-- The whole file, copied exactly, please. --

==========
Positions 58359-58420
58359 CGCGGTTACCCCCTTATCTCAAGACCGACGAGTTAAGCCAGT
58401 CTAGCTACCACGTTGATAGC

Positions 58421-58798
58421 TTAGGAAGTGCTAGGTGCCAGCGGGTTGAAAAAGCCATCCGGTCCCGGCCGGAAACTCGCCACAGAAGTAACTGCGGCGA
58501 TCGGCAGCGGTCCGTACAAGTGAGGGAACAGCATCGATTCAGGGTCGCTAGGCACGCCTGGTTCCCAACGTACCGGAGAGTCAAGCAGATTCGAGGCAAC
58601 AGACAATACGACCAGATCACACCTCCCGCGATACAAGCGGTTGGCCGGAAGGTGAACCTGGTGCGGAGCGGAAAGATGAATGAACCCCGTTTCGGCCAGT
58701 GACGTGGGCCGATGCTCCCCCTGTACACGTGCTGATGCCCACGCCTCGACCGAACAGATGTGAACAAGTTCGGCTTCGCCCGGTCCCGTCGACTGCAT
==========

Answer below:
Positions 58359-58420
58359 CGCGGTTACCCCCTTATCTCAAGACCGACGAGTTAAGCCAGT
58401 CTAGCTACCACGTTGATAGC

Positions 58421-58798
58421 TTAGGAAGTGCTAGGTGCCAGCGGGTTGAAAAAGCCATCCGGTCCCGGCCGGAAACTCGCCACAGAAGTAACTGCGGCGA
58501 TCGGCAGCGGTCCGTACAAGTGAGGGAACAGCATCGATTCAGGGTCGCTAGGCACGCCTGGTTCCCAACGTACCGGAGAGTCAAGCAGATTCGAGGCAAC
58601 AGACAATACGACCAGATCACACCTCCCGCGATACAAGCGGTTGGCCGGAAGGTGAACCTGGTGCGGAGCGGAAAGATGAATGAACCCCGTTTCGGCCAGT
58701 GACGTGGGCCGATGCTCCCCCTGTACACGTGCTGATGCCCACGCCTCGACCGAACAGATGTGAACAAGTTCGGCTTCGCCCGGTCCCGTCGACTGCAT